STOCKTON, Calif. — A Stockton woman became the latest victim of a crime called "Jugging." That's when someone follows another person to the bank, ATM or store and then robs them.
"It happened so quick you could not only be robbed, you could mugged, you could be raped," the victim said.
The victim, who wanted her identity concealed, drove to the North Stockton Wells Fargo Bank branch on Pacific Avenue near Hammer Lane Sept. 13 around 12:30 p.m.
"I pulled up to go to the bank. I went inside. I stood in line. I was only in line with a couple people and I got to the bank teller. I told her I wanted to make a withdrawal, and I basically turned around and left," she said.
After withdrawing a large sum of cash, she made the five-minute drive home and parked in her driveway. That's when the theft happened.
"All of a sudden, I heard tapping on my window, and it was just so quick and the window was being broke out and I started screaming," she added.
Her purse with her money, ATM card, credit cards and cell phone were taken. Within an hour, over $4,000 in charges were made.
"This is the first one I can remember happening recently. They are relatively rare, but they do happen," said Nick Goucher, spokesperson for the San Joaquin County Sheriff's Office.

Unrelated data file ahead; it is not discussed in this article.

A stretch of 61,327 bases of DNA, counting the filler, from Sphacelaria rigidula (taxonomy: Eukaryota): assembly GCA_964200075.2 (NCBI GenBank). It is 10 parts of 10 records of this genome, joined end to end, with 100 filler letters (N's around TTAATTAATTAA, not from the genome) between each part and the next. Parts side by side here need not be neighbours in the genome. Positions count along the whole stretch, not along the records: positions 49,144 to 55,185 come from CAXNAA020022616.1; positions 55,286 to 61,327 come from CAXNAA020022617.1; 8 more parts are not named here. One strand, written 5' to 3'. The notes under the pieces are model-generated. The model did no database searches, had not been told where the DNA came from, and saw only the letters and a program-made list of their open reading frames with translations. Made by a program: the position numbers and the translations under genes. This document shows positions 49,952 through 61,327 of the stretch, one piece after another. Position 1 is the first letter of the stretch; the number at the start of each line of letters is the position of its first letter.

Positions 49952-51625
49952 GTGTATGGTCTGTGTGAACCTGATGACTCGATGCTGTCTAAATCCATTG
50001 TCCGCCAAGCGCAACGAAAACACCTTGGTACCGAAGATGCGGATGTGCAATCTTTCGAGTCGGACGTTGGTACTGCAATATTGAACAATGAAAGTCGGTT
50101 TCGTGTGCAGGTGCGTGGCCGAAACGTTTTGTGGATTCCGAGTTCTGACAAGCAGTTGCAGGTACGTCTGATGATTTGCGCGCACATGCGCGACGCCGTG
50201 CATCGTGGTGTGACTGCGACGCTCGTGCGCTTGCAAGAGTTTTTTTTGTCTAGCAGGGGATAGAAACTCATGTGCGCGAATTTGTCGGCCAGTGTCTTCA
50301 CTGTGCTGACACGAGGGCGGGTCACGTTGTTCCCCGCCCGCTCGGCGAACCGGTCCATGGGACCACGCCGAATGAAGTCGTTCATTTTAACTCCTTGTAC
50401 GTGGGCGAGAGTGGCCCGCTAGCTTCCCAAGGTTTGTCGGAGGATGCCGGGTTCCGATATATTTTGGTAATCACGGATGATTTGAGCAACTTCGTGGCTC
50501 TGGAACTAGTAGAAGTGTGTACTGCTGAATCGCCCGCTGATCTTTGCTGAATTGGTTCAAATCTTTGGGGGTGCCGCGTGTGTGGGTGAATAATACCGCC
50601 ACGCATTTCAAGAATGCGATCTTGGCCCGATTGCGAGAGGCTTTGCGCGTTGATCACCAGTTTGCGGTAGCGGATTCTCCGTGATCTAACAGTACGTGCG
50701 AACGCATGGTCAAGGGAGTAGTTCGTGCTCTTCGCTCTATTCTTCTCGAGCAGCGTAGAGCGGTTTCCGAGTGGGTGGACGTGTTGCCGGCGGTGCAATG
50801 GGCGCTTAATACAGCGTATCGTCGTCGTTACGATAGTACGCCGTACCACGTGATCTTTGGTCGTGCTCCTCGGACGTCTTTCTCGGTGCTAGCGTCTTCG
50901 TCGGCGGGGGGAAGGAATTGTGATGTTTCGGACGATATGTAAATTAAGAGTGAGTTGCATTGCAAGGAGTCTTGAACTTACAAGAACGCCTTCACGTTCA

His office is investigating the case. The Stockton Police Department confirmed Friday they've had at least four cases of "jugging" this year.
However, in other cities it's a crime on the rise. In Austin, Texas, for example, there have 84 cases since January, according to a report by ABC's Good Morning America.
So what can you to make sure you aren't a victim of "jugging"?
"Being aware of your surroundings, especially if you're carrying large sums of money or valuables. Being aware of what's going on around you, especially if you're driving, check your mirrors," Goucher said.
Goucher says if you are being followed, do not go home. Drive past your house and drive around the neighborhood. Call 911.
"Dispatchers can connect you with deputies that can direct you where to go to meet up with deputies or you can drive directly to a police station or sheriffs office," Goucher said.
He said, by all means, don't put up a fight, and that more importantly, your property is not worth your life.
For the victim, it's a traumatizing lesson learned, but she wanted to be part of this story so that others can learn from her experience.
"Just be aware that people could be watching you all the time," she said.
She also believes what happened to her was not random. She believes she was targeted because of the large amount of cash she withdrew and then was coincidentally followed.
The victim was able to recover her purse and cell phone because of tracking devices.
The next day, three people were arrested after using her credit cards again at an East Stockton shopping center.
She has not been able to recover her cash, even though she says, a large amount of cash similar to what she had withdrawn was found with the suspects.
The investigation is still ongoing.